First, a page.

MYER STOUSE SIGNED, "Myer Strouse, Pottsville, Pa.", 5.25 x 2.25, large ink signature of the Civil War Congressman from Pennsylvania and U.S. labor movement defense attorney for the Molly Maguires, a secret organization in the mining regions of Pennsylvania, at famous trial in 1876. In fine condition.
The Molly Maguires was an Irish 19th-century secret society active in Ireland, Liverpool and parts of the Eastern United States, best known for their activism among Irish-American and Irish immigrant coal miners in Pennsylvania. After a series of often violent conflicts, twenty suspected members of the Molly Maguires were convicted of murder and other crimes and were executed by hanging in 1877 and 1878.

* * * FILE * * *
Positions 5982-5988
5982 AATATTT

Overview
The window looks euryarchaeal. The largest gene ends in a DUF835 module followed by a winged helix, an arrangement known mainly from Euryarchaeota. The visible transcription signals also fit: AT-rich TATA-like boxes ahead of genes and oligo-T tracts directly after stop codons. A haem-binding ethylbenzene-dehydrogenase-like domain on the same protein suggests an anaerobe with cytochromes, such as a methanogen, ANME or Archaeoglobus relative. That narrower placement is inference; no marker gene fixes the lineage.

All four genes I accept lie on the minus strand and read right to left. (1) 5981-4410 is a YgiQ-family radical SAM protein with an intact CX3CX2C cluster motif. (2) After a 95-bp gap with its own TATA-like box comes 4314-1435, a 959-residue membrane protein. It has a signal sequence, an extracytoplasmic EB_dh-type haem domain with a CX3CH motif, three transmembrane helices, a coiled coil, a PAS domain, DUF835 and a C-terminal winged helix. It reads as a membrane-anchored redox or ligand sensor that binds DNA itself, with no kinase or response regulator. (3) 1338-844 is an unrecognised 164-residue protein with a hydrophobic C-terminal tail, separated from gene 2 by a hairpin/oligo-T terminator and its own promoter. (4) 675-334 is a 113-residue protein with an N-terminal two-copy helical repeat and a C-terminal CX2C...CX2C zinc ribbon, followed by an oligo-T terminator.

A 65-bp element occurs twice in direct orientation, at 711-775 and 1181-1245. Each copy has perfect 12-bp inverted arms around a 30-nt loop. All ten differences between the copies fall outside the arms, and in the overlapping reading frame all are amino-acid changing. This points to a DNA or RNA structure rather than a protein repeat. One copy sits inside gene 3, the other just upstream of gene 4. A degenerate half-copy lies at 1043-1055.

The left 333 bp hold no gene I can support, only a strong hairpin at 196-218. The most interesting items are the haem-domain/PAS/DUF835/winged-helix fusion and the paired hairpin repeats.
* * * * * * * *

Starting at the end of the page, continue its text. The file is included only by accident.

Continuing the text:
In 1875, a writer of the time observed, there came from coal-mining district of Pennsylvania "an appalling series of tales of murder, of arson, and of every description of violent crime." The Irish potato famine unleashed a wave of immigrants in the 1840s to American shores, and many thousands found jobs in Pennsylvania's anthracite region. Among the Irish immigrants were members of a secret society, with a history of agrarian agitation and violence, called the Molly Maguires. In his undercover report on the Mollys, Pinkerton detective James McParlan described the aim of the Irish Mollys "to take from those who had in abundance and give it to the poor." By the early 1870s, a reign of terror existed in Shuylkill, Carbon, Luzerne, Columbia, and Northumberland Counties. Any personal slight, reduction in wages, adverse change in working conditions, or imagined grievance against a Molly could inspire a revengeful house burning or cold-blooded murder. The mining owners hired McParlan to infiltrate the Molly Mcguires. It would be more than a year after his initiation, however, before McParlan--under heavy pressure from the mines and the Pinkerton Agency during the Long Strike of 1874-75--would uncover any "murderous plots." Four prominent murders, and one near murder, in the summer of 1875 provoked widespread outrage and eventually would lead to a series of trials that effectively ended the Mollies' reign of terror. The year of 1876 saw a series of Molly trials and convictions. Arrested by private policeman and prosecuted by mining and railroad company attorneys, the trials, in the words of historian Harold Aurand, "marked one of the most astounding surrenders of sovereignty in American history." The Molly trials fueled discrimination against Irish Americans and suspicion of the trade union movement, both of which lingered for decades.